Lethbridge Herald, The (Newspaper) - April 15, 1974, Lethbridge, Alberta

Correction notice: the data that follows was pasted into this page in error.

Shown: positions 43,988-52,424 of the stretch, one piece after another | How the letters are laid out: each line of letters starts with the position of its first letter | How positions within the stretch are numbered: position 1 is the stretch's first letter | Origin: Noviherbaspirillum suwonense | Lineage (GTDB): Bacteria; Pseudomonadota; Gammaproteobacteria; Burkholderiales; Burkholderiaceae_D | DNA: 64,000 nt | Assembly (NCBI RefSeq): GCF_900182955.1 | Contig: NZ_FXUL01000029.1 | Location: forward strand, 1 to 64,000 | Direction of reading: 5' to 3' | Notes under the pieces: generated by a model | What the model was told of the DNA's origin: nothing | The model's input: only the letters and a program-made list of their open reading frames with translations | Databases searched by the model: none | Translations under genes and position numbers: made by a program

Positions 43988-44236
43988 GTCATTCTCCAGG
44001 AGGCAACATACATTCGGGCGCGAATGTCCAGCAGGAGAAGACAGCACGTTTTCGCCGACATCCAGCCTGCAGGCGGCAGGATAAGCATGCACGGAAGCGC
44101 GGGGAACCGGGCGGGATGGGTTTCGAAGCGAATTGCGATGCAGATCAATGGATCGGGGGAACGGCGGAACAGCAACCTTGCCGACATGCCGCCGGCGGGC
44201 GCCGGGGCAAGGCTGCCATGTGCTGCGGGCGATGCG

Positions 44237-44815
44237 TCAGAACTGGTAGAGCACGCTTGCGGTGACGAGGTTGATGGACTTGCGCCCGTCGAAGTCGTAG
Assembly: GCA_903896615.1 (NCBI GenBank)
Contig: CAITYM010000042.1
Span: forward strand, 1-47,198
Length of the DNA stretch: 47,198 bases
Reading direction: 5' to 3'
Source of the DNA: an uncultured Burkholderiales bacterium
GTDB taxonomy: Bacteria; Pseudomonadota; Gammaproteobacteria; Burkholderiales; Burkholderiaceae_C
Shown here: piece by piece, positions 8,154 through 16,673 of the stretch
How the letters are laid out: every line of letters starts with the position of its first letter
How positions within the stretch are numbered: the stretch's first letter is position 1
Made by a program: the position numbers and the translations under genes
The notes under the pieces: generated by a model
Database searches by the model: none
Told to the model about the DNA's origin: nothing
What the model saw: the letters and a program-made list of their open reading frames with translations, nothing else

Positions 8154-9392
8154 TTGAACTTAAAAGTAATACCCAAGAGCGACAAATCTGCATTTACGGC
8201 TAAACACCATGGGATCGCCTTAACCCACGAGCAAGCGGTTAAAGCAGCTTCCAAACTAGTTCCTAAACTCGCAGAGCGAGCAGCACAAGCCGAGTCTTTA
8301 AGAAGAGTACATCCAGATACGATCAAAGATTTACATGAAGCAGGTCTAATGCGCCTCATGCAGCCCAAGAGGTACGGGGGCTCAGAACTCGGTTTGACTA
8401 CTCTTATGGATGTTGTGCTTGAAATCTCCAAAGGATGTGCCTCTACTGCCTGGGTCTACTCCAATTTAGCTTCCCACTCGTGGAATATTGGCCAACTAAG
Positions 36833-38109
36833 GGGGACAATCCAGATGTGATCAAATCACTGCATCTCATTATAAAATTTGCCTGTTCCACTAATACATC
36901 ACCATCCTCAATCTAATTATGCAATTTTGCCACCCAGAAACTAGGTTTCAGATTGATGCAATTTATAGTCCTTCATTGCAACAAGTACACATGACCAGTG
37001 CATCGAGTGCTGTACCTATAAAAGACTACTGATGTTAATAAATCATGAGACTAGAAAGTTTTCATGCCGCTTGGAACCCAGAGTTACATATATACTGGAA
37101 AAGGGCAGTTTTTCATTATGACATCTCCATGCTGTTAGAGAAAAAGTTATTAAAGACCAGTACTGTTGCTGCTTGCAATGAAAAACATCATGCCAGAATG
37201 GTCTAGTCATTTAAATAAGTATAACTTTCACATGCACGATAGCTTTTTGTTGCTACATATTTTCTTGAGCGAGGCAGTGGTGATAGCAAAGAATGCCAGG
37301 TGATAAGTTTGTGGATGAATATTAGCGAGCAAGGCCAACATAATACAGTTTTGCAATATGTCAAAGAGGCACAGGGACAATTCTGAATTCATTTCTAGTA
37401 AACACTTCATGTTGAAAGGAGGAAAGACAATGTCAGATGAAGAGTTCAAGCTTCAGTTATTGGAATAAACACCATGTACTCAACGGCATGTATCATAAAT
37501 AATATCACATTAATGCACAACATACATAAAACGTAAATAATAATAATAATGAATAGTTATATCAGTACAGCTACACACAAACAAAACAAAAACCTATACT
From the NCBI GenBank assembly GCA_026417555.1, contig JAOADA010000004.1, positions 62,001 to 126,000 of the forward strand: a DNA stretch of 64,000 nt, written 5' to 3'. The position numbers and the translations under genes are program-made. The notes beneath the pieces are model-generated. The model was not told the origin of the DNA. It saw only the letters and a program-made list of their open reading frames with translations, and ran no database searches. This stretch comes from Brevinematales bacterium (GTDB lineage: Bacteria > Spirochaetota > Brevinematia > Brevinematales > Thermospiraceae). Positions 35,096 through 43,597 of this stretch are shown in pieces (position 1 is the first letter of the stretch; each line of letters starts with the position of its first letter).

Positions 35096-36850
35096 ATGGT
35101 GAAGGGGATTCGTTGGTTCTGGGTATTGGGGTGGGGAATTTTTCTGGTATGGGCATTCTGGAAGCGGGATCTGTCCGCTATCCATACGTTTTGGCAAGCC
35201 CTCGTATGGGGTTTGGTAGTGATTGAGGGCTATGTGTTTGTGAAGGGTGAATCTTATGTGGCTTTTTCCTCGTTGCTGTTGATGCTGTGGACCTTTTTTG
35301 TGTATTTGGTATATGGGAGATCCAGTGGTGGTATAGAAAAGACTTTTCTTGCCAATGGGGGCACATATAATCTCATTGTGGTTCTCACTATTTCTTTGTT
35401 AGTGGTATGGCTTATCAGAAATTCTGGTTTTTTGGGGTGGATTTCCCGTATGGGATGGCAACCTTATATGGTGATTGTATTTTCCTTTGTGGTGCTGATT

District The Lethbtidge Herald Local news SECOND SECTION Lethbridge, Alberta, Monday, April 15, 1974 Pages 13-24 Bill Groenen photos some while others ate it Noise, dust, speed, thrills a different sort of Easter Sunday fare. The action occured north of the city on 13th Street as the Leth- bridge Motorcycle Club ran a day of motorcross races. About 100 entries from the southern part of the province tore around the rough one-mile track And when the dust had settled organizers promise a water truck will make an appearance at the next local bike races Pete de Graff of Lethbridge was the overall winner. The next action here is May 19 AT THE LEGISLATURE How will gov't spend windfall? By AL SCARTH Herald Legislature Bureau EDMONTON The Alberta legislature approaches its midway point with a fat pocketbook, new ombudsman anu slightly bruised consumer affairs minister Facing the legislators when they return from their Easter recess Wednesday is a major policy statement from the government on what it will do with burgeoning oil revenues. In effect, they will consider two budgets this year the chequing account already handed down by Provincial Treasurer Gordon Miniely and a savings .plan yet to be presented by Premier Peter Lougheed. To this point, the government has laid the groundwork for investing some of its wealth with the introduction of public-private energy companies The premier has also announced that Alberta will opt out of a corporate tax collecting agreement with Ottawa. The province will taylor taxes to promote its own resource-based, industrial development strategy But the legislature still awaits the announcement which will fill out the framework of the plan Legislation such as a consumer affairs package is also on the books for the post-Easter sitting expected to last until about the end of May. Bob Dowlmg, minister of consumer affairs, has been hard-pressed thus far in the session to justify his deparment's existence As the government washed its hands during the first half of the sitting of any apparent concern about an RCMP investigation of Southern Alberta journalists the legislature appointed a new ombudsman to protect citizens from government bureaucracy. Randall Ivany, 41, an Anglican churchman, will succeed George McClellan, former RCMP commissioner, in the post Lacking the bull-like appearance of Mi McCellan, the new ombudsman appears to be closer to the Norman Vincent Peale school of things He has already been dubbed "Garner "Red" Ivany after the well-known evangelist The government managed to weather a strike of liquor board employees without getting involved as the sitting drew to a close. About the same time it announced a new formula pricing scheme for milk The system should insure that producers can keep up to their costs and avoid erratic price hikes to consumers at the same time. Not a "big" sitting as far as legislation is concerned at this point, the government has been making most of the news with its announcements Gasoline and education tax cuts, more money for municipalities and the first surplus budget in nine years all made for pleasant reading But snags will probably begin to show in some of the bright new programs As far as the rural natural gas program is concerned, they have already appeared Farmers counted on de- ducting the cost of a subsidized gas installation from their income during a year of high earnings for tax purposes. They will not be pleased to hear that isn't being allowed by Ottawa While the provincial treasurer and the minister of telephones and utilities mull over that problem, the minister of municipal affairs will undoubtedly hear more about reductions in the education tax for renters Minister Dave Russell is counting on landlords to pass on the 28-mill reduction in taxes to their tenants. He announced this session that the removal of the tax would be extended to all residential rental properties Previously, only owners of homes up to four-plex size were exempted It can be expected that any future increases in rent be protested to the minister College housing possible The provincial government will likely give financial support to a student residence complex at the Lethbridge Community College, Hal Gullup. president of the students's council, said today The department of advanced education, in a recent meeting with LCC student representatives, warned them of the many pitfalls some of the unsuccessful students' residences have faced. The government is leery of providing financial support to such student ventures, Mr Gallup said But the government indicated the housing situation for LCC students could make a students' residence feasible in Lethbridge. The estimated cost of a student residence complex at the LCC is between and million. The building would include housing for 100 students and social facilities for all LCC students AT CITY HALL Other government levels wouldn't get away with it By ANDY OGLE Herald Staff Writer Members of city council had a lot to say last week on two of the more controversial public issues before them recently the city birth control centre and public day care They also had a good deal to say in debates over doubling parking meter rates and hiking the city business tax Unfortunately none of their discussions saw the light of day, simply because they were all carried on behind the shelter of a closed budget committee meeting Incredible as this would seem if tried by other elected bodies, such as the provincial or federal governments or even city councils in -Edmonton or Calgary, semi-secret budget debate in Lethbridge seems to be accpted as a matter or course and an aldermanic right The budget is, after all, a working document that will determine how your tax dollar and mine will be spent. The press is allowed to watch these goings- on, but only on the condition that they not let individual aldermen's opinions escape the safe confines of council chambers. If there can be said to be any rationale behind this, it seems to be that it's always been done this way and that it allows for freer debate Since council cannot legally, according to the Municipal Government Act, officially pass any resolutions in a closed meeting, the budgst committee resolutions will be brought out to an open session of council at which aldermen will set a mill rate and approve the budget as amended by the resolutions. The key decisions would, however have already been made by this time in the closed committee meetings Council members will be able to say that they have done the job they were elected to do and have carried out their responsibility to the electorate They will have done their duty, and admittedly it's not an easy one, of making the necessary cuts in the city budget 10 bring the inevitable tax mcrase down to a level most people won't quibble about But while most taxpayers would agree that's indeed the job they elected their aldermen for, a good many would probably like to know the reasons behind their decisions. Indeed, if the public is not allowed to see what their representatives' opinions are on such important matters, civic elections become mere personality contests, which do not always result in the best men and women winning.